New Insight into Treating Parkinson's Disease
Neurodegeneration in Parkinsonâ€™s disease occurs from a failing mitochondrion.
New research using fruit flies found that the stress on the endoplasmic reticulum (ER) in the cell results in the neurodegeneration that occurs in Parkinson’s disease.
It was previously believed that the neurodegeneration occurred from a failing mitochondrion, but researchers found that there is more to the disease process.
Normally, the ER folds proteins so they can do the majority of work within cells. However, when the proteins are misfolded, the cell identifies them as being dangerous. If there are too many of these harmful proteins, then the cells will stop the protein production.
Although this process can be helpful, it also stalls the manufacture of vital proteins, resulting in neuron death. Researchers sought to determine if this ER stress played a role in Parkinson’s disease.
In the study, fruit flies with mutant forms of pink1 or parkin genes were analyzed since the mutations were already known to starve neurons of energy by stopping the disposal of defective mitochondria. The genes are also known to be mutated in humans and results in hereditary versions of the disease.
The results of the study showed that mutants had significant amounts of ER stress compared to normal fruit flies. The mutant flies were not able to manufacture proteins as quickly as non-mutants and had elevated levels of the protein-folding molecule BiP, a sign of stress.
A function of pink1 and parkin genes is to help degrade mitofusin, a protein that tethers the ER to mitochondria. In mutant flies, they had more of their mitochondria attached to the ER compared with normal flies.
The findings suggest that ER stress is related to this extra tethering of mitochondria, preventing the removal of defective versions of the organelle.
In the mutant fruit flies, they have more of these tethers and less of the dopaminergic neurons, which can have an adverse effect on the brain. Researchers hypothesized that if the number of tethers were reduced, it might prevent the loss of neurons.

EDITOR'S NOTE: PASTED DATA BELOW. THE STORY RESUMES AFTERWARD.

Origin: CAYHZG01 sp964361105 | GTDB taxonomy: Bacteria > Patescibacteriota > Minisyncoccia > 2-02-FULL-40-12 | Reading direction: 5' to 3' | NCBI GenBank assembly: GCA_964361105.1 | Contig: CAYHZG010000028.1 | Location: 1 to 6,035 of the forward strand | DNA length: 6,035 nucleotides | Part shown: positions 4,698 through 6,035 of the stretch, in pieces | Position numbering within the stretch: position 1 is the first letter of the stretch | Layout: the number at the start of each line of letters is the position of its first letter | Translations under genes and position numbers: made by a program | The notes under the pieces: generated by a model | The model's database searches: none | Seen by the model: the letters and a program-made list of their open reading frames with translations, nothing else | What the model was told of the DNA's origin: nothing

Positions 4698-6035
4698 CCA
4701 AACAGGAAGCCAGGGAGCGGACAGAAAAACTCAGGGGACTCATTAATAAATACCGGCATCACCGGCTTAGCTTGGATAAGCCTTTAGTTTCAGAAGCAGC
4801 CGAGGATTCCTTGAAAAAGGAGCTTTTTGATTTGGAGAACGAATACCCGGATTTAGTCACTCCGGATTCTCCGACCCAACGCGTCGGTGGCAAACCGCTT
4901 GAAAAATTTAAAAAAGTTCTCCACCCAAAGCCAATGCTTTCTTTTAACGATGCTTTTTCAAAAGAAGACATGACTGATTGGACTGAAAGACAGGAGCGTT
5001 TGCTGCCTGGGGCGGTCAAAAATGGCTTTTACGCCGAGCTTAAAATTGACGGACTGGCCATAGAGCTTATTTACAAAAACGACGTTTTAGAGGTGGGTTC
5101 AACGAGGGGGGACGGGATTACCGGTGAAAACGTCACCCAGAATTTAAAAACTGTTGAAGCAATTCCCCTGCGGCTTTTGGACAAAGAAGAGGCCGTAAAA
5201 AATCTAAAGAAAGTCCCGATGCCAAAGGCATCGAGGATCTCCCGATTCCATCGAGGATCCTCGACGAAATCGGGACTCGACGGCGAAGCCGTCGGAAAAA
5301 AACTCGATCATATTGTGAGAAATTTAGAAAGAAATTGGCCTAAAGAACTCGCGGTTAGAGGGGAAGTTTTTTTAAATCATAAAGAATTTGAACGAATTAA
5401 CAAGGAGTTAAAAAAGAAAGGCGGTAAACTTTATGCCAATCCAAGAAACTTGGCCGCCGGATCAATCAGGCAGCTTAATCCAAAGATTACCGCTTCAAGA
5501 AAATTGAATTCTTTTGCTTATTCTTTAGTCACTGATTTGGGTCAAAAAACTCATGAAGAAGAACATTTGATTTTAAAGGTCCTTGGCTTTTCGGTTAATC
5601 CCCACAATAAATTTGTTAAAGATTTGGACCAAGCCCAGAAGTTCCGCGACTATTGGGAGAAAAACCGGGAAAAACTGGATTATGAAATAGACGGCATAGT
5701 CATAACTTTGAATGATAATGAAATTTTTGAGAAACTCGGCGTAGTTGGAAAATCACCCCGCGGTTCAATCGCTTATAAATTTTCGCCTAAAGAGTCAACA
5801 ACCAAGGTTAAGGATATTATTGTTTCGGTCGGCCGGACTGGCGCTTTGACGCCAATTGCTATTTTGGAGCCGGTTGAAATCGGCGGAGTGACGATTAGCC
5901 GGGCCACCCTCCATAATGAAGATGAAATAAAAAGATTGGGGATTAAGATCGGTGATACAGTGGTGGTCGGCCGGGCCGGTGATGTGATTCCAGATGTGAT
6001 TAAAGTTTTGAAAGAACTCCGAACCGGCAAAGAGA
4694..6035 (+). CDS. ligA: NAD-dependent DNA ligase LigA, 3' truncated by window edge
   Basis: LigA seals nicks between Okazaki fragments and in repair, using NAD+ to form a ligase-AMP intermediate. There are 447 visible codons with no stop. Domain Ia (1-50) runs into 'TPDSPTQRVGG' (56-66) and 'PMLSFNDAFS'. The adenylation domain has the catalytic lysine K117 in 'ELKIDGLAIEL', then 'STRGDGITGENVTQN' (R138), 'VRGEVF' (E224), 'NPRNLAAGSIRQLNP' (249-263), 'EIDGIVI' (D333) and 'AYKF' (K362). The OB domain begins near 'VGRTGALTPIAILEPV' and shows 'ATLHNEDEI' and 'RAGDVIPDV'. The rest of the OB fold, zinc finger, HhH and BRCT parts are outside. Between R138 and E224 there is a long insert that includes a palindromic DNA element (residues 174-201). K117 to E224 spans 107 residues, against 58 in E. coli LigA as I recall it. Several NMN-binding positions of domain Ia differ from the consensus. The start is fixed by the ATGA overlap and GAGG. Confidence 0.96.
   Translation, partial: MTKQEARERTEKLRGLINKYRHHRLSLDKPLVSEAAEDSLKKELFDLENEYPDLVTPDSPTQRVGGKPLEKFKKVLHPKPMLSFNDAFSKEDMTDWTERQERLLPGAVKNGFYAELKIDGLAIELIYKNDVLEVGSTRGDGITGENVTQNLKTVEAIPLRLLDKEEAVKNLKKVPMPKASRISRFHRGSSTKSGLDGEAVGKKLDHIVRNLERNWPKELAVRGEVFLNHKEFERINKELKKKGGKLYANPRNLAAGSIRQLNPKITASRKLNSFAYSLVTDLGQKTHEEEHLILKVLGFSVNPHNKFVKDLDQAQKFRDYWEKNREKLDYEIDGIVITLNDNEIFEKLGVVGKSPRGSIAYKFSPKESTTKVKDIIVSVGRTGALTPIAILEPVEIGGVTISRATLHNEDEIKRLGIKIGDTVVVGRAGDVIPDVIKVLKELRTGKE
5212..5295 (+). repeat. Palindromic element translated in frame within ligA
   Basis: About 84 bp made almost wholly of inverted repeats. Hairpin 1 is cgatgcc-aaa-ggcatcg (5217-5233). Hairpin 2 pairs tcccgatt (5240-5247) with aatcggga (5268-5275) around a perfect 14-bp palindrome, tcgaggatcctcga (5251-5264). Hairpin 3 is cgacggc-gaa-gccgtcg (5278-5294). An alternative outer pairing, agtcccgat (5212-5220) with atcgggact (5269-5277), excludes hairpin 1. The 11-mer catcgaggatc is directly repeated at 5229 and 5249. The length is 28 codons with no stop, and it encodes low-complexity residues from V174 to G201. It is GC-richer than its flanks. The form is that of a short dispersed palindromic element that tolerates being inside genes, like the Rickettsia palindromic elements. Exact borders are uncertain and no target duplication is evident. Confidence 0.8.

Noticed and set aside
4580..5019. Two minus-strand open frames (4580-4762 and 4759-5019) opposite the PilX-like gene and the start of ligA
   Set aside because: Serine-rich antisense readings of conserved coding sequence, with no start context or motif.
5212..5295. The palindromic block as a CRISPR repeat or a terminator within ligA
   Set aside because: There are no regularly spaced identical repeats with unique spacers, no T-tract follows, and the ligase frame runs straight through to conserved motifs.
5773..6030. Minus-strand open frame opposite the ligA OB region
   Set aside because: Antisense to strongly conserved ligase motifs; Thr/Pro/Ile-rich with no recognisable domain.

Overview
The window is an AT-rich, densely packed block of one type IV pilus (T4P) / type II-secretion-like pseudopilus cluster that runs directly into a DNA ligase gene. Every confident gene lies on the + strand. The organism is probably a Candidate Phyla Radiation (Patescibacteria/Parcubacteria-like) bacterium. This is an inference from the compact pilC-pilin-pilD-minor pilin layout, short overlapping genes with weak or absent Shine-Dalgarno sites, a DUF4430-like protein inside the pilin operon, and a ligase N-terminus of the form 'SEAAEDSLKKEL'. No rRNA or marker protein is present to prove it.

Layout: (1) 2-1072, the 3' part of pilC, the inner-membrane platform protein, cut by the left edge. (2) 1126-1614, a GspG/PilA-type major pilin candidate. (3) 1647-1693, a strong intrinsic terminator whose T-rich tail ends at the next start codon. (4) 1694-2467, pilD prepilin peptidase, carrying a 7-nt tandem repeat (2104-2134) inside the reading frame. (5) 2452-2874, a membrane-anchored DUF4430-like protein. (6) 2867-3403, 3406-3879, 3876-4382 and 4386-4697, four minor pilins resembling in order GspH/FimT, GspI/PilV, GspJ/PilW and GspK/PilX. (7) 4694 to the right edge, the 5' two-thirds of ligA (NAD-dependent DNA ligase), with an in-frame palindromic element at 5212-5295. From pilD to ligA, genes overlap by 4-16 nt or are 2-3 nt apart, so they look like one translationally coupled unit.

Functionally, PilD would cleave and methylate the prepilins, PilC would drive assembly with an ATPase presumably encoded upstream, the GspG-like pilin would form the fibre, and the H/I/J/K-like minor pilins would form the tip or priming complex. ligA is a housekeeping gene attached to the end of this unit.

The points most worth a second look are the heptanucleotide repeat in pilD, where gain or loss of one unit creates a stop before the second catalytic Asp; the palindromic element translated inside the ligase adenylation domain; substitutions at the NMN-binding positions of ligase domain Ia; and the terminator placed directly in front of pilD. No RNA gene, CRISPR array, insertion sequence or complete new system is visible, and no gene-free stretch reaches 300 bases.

Researchers tested the theory by lowering the amount of mitofusin in the mutants. The results showed that the amount of tethers dropped and the amount of neurons increased again.
Furthermore, the flies’ muscles were also found to remain healthy, even though the mitochondria were still defective. In addition to reducing mitofusin, researchers also used chemicals that blocked the effects of ER stress to prevent neurodegeneration in the mutant flies.
These findings suggest that the neurodegeneration in Parkinson’s disease is a result of ER stress instead of the failing mitochondria.
“This research challenges the current held belief the Parkinson’s disease is a result of malfunctioning mitochondria,” said lead researcher Miguel Martins. “By identifying and preventing ER stress in a model of the disease it was possible for us to prevent neurodegeneration. Lab experiments, like this, allow us to see what effect ER stress has on Parkinson’s disease. While the finding so far only applies to fruit flies, we believe further research could find that a similar intervention in people might help treat certain forms of Parkinson’s.”